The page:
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The most effective and beautiful promotional items are manufactured using superior methods. Universal Links has defined some of the promotional industry artwork terms below.

Imprinting: This is the most popular printing technique for business gifts and promotional items. This process involves the engraving, etching and embroidery methods.

Aquatint: This is a printing technique used to produce unlimited tonal gradations to recreate broad flat tints of ink wash or watercolor drawings. This is achieved by etching microscopic cracks and pits into the image or logo on a master plate, which is typically made of copper or zinc. Aquatint is often used in combination with line engraving or line etching to create a remarkable effect.

Blind: This is a procedure that makes use of an un-inked plate to produce subtle embossed texture of a white-on-white image. The image is then highlighted by the shadow of the image on the paper. This technique is most commonly used for Japanese prints.

Collograph: In this technique, proofs are pulled from a block on which the artwork, design or image is created like a collage. The prints formed are used to make postcards, greeting cards, stationery or book covers.

Drypoint: This is a printing technique that uses the intaglio method to engrave an image on to a copper plate with a hard-pointed “needle” of sharp metal or diamond point, creating a burr. This printing method yields a characteristically soft and velvety line in the final print.

Iris or Giclée: Unlike a conventional printing method, this printing technique uses a digital file from which a Giclée print is printed with archival ink on to a heavy watercolor paper. Giclée printing offers one of the highest degrees of accuracy and color among reproduction techniques.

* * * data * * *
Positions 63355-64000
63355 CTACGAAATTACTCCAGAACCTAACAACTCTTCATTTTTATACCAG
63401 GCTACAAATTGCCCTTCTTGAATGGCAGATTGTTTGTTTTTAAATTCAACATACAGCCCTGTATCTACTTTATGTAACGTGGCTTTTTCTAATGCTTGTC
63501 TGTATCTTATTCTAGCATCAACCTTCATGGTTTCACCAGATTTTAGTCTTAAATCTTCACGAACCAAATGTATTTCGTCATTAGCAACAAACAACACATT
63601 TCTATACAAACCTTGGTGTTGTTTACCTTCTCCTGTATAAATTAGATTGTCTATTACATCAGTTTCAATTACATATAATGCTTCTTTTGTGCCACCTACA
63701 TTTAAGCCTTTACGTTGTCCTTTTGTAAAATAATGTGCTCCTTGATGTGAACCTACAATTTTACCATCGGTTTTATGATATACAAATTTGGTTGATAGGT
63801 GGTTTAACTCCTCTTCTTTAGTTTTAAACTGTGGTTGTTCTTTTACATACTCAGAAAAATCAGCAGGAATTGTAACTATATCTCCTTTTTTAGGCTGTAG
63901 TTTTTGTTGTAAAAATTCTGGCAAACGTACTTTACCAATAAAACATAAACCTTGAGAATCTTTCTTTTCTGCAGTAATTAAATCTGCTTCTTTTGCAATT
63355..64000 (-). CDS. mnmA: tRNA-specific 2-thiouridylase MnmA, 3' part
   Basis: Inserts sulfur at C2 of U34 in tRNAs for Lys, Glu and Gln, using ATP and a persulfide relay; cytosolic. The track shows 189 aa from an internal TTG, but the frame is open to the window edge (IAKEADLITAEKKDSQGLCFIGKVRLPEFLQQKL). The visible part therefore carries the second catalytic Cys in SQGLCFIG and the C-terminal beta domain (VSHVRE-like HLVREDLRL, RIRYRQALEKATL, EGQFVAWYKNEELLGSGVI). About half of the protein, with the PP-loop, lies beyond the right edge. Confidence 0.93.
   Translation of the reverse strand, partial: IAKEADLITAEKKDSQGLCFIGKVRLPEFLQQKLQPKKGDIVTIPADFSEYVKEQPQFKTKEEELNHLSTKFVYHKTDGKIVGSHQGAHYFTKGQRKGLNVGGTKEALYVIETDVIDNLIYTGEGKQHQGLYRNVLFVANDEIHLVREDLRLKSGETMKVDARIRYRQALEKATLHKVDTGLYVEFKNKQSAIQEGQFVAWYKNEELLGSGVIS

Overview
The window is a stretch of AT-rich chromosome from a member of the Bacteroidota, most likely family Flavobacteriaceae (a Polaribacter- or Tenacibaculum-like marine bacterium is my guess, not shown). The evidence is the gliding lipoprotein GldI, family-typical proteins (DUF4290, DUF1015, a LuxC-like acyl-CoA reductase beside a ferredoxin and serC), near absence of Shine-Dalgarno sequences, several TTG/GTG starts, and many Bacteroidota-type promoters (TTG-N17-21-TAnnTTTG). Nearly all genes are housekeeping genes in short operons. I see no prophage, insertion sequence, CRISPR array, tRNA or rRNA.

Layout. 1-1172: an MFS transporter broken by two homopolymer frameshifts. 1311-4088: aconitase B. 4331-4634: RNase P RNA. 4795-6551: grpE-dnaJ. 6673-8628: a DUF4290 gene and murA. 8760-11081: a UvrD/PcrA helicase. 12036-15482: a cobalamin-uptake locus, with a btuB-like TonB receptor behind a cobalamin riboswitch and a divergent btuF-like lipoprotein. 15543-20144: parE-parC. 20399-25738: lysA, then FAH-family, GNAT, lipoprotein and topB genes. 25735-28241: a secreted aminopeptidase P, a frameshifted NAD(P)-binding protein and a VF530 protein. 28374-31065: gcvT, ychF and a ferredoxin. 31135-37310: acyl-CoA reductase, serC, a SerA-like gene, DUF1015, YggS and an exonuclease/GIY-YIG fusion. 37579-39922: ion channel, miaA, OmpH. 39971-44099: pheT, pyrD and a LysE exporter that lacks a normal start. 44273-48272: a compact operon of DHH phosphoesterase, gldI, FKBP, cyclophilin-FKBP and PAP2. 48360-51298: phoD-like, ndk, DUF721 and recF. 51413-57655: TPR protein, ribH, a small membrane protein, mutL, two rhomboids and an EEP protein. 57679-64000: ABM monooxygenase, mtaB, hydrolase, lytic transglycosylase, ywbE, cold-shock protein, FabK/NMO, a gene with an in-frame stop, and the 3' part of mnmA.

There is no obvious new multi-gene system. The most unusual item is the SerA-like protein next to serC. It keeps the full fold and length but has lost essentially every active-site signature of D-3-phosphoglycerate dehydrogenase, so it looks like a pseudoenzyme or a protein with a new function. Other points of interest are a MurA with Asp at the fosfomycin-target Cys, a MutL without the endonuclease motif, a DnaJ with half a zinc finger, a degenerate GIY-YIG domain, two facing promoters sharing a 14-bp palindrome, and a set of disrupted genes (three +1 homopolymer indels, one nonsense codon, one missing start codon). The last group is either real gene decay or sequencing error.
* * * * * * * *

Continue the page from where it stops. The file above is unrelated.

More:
Lithography: In this printing technique, prints are pulled on a special press from a flat stone or metal surface that has been chemically sensitized so that ink sticks only to the design areas and is repelled by the non-image areas. This method is best used for creating books, posters, maps, newspapers and packaging.

Monotype: This printing technique produces a one-of-a-kind print made by painting on a sheet of metal or glass and transferring the still-wet painting on to a sheet of paper by hand or with an etching press. If enough paint remains on the master plate, additional prints can be made. However, the reprints are bound to have substantial variations from the original image, resulting in a unique image every time.

Offset Lithography: A special photo-mechanical technique in which the image to be printed is transferred to the negative plates before being printed on paper. This printing technique is very well adapted to color printing.

Woodcut: Here, the printing surface has been carved from a block of wood. The traditional wood block is a seasoned hardwood, such as apple, beech or sycamore. Dating back to the twelfth century, woodcut is one of the oldest forms of printing.

Artwork proofs for business gifts and promotional items: Once the printing technique has been selected, proofs of the artwork are created. This is specifically for the artist's personal use. It is common practice to reserve roughly ten percent of an edition as artist’s proofs. The artist’s proof is sometimes referred to in French as an Epreuve d'Artiste (EA) and can be distinguished by "AP" or “EA” written on the lower left side of the proof.

Cancellation Proof: This is the final print, which was once in an edition series. This proof has been finished to show that the plate has been marred or mutilated by the artist and will never be used again to make more prints of the edition.

Hors de Commerce Proof: This is identical to the edition print. Hors de Commerce (HC) is intended as samples for dealers and galleries. The proofs may be signed by the artist.

Printer’s Proof: This is retained by the printer as reference. Artists often sign these prints as a gesture of appreciation for the printer.

Trial Pro: These proofs are the precursor to a limited edition series and are pulled so that the artist may examine and refine the prints to the desired state. Trial proofs are generally not signed.

Fonts for business gifts: A font is basically the overall design for a set of characters and defines the size, weight and spacing of a character.

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